The Jaru native title determination area covers 23,591 sq km of country and includes exclusive possession native title in reserves held in trust by the Aboriginal Lands Trust, Lamboo pastoral lease, a number of Aboriginal-held leases over communities, and part of Carranya pastoral lease which is inside the determination area.

The determination also includes very important sites such as Dalany, Gariny, and the Sturt Creek waterway, including Red Rock, Chuall Pool, Bindi Bindi, Kulyarjaru Banana Springs, Jambat, Namarung, Marala Gorge, and all their associated Dreamings.

The Jaru prescribed body corporate will be established during 2019-2020.

The Karajarri native title determination area extends along the eastern edge of Roebuck Bay south of Broome, down the coastline south to 80 Mile beach, and inland towards the Great Sandy Desert. There are three Karajarri native title determinations.

  • Karajarri A which covers 24, 275 sq km of country towards the desert and was determined on February 12, 2002.
  • Karajarri B which was determined on September 8, 2004 and includes non-exclusive native title rights across 5,000 sq km of land which includes the Shamrock, Nita Downs and parts of the Anna Plains pastoral leases.
  • Yawinya native title determination which is a joint determination recognising the Karajarri and Nyangumarta peoples across a shared area. The claim was determined on May 25, 2012 and includes 2,000 sq km of land and sea country across Anna Plains Station, a portion of Mandora Station and 80 Mile Beach, in the north Pilbara and west Kimberley regions of WA.

The Karajarri Traditional Lands Association RNTBC manages the native title rights and interests of the Karajarri people. Please visit the Karajarri Traditional Lands Association FaceBook page

The Karajarri Yanja claim covers an area of 68.4 square kilometres and was lodged with the Federal Court on 24 October 2014 to secure the future act procedural rights of Traditional Owners.

The Koongie Elvire claim was registered with the National Native Title Tribunal on November 15, 1999. The claim covers 1,016 sq km and includes an area north of Halls Creek and south of Kununurra in the east Kimberley. The Koongie-Elvire claim is expected to be determined during 2019.

The Kurungal native title claim was registered with the National Native Title Tribunal on December 1, 1997.

The claim was determined on December 2, 2015 with an on-country Federal Court hearing at Ngumpan. The claim is located to the south east of Fitzroy Crossing and covers 890 sq km of country including a portion of the Christmas Creek pastoral lease and the Ngumpan and Wangkatjungka communities.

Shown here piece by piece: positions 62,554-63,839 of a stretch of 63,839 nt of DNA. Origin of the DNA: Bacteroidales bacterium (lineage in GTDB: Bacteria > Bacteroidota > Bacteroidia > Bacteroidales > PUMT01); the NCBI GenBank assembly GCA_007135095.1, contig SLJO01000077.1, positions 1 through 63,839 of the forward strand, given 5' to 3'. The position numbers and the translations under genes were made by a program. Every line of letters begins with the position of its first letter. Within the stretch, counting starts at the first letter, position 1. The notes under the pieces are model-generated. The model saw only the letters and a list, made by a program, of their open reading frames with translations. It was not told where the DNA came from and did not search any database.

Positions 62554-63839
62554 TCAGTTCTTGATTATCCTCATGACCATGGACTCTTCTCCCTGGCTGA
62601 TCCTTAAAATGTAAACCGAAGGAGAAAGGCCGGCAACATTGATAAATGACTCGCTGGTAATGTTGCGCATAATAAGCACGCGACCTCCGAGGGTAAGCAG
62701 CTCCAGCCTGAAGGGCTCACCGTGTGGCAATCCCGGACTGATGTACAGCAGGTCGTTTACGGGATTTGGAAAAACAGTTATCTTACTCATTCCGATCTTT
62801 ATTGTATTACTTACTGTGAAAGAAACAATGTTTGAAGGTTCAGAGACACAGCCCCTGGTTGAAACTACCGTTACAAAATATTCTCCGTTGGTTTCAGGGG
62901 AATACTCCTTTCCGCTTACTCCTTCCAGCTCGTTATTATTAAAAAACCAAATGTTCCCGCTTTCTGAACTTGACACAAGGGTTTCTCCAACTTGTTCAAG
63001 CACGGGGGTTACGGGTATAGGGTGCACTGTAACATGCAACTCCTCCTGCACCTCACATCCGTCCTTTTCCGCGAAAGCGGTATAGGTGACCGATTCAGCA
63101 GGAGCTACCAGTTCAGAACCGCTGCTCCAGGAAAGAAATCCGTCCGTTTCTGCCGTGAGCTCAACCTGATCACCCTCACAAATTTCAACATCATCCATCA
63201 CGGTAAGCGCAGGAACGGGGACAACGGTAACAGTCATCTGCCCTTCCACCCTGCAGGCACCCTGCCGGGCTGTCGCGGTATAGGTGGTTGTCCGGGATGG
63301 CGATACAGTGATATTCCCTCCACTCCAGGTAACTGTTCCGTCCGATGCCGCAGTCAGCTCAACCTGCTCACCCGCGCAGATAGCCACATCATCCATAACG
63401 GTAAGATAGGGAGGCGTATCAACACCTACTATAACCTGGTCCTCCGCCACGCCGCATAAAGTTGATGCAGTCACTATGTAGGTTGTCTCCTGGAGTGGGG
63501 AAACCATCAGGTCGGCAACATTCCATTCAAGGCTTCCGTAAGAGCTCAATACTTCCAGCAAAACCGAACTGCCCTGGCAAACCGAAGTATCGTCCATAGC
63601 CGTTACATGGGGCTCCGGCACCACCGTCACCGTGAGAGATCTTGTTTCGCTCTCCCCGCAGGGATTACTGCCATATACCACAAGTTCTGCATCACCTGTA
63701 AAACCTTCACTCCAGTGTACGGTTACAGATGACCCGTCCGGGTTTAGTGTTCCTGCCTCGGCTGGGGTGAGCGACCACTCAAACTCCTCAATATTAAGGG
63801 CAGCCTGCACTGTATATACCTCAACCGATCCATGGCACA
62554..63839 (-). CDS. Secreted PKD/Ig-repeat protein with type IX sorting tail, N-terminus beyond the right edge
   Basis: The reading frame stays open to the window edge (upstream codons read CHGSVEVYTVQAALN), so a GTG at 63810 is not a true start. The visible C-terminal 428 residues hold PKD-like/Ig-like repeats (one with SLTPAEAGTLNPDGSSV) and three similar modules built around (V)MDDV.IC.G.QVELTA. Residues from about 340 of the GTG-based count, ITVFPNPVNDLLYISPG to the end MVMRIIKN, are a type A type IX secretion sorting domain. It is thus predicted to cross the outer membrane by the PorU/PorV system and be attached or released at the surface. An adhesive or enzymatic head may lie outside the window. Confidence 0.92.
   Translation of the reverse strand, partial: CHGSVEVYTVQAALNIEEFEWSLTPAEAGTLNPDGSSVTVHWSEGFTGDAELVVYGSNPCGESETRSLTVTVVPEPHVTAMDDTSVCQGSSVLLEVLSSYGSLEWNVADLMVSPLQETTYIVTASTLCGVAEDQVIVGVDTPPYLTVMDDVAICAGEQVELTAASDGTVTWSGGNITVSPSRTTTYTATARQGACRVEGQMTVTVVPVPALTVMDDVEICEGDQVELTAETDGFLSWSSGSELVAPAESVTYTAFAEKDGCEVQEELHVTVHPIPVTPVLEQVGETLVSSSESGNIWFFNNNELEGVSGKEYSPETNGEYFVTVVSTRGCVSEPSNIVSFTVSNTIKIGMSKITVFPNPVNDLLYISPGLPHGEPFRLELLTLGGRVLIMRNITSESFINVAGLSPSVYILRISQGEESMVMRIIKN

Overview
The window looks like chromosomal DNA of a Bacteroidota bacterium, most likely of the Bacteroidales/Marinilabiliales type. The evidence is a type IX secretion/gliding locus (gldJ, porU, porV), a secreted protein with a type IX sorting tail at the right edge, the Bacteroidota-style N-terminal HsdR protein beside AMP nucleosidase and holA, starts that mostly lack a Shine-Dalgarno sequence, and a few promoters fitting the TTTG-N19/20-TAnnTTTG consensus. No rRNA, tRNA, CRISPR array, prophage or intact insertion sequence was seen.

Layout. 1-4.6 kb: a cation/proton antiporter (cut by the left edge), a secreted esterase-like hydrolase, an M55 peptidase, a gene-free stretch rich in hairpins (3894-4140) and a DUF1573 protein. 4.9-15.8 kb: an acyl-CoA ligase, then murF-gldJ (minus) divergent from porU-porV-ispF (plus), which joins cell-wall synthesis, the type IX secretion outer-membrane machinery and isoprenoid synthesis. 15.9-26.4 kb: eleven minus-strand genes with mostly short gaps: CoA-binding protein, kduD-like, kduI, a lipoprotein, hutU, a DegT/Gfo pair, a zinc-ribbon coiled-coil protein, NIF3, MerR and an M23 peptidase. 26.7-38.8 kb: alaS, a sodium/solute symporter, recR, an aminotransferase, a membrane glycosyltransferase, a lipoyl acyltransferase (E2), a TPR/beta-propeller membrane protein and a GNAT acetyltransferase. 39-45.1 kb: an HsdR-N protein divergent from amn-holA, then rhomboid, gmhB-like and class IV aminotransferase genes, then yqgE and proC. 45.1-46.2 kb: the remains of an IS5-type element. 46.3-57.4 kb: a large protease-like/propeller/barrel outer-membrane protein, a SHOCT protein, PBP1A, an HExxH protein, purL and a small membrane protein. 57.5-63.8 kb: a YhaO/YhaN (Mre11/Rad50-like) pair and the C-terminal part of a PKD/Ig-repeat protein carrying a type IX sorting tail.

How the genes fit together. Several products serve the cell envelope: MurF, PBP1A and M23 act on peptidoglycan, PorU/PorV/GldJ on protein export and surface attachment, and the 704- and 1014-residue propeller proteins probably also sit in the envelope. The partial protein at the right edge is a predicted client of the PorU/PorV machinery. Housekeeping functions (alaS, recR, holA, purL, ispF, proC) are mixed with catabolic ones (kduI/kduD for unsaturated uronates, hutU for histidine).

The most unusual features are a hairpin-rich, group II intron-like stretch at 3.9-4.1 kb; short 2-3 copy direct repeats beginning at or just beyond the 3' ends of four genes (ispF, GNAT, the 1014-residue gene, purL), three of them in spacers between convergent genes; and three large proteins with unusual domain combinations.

The Malarngowem native title claim was registered with the National Native Title Tribunal on February 3, 2000. The claim covers a 7,529 sq km area north of Halls Creek and towards Warmun.

The Malarngowem claim is expected to be determined in 2019.

The Mayala native title determination occurred on October 4, 2018, more than twenty years after the Mayala native title claim was first lodged.

The determination covers the islands and sea of the Buccaneer Archipelago, north of Derby. Almost all of the islands are held under exclusive possession native title by the Mayala native title holders.

A prescribed body corporate for the Mayala determination area will be established during 2019.

The Full Federal Court recognised the native title rights of the Miriuwung Gajerrong people on December 9, 2003 after nearly a decade of litigation. The Miriuwung Gajerrong #1 native title determination covers 7,095 sq km and includes parts of the township of Kununurra in the east Kimberley, Lake Argyle, the Keep River and the Ord River irrigation area.

The Miriuwung Gajerrong #4 claim was determined on 24 November 2006. The determination area covers 6,758 sq km and includes the Carlton Hills pastoral lease, Ivanhoe pastoral lease and the WA part of the Rosewood Station pastoral lease. Exclusive possession native title was recognised across the community leases areas of Molly Springs, Flying Fox, Kumbarumba and Ningbing, along with shared interests across pastoral lease land.

The Miriuwung and Gajerrong #1 (Native Title Prescribed Body Corporate) Aboriginal Corporation RNTBC and Miriuwung and Gajerrong #4 (Native Title Prescribed Body Corporate) Aboriginal Corporation RNTBC manage the determined native title rights and interests with the assistance of Yawoorroong Miriuwung Gajerrong Yirrgeb Noong Dawang Aboriginal Corporation (MG Corporation). Please visit https://www.mgcorp.com.au/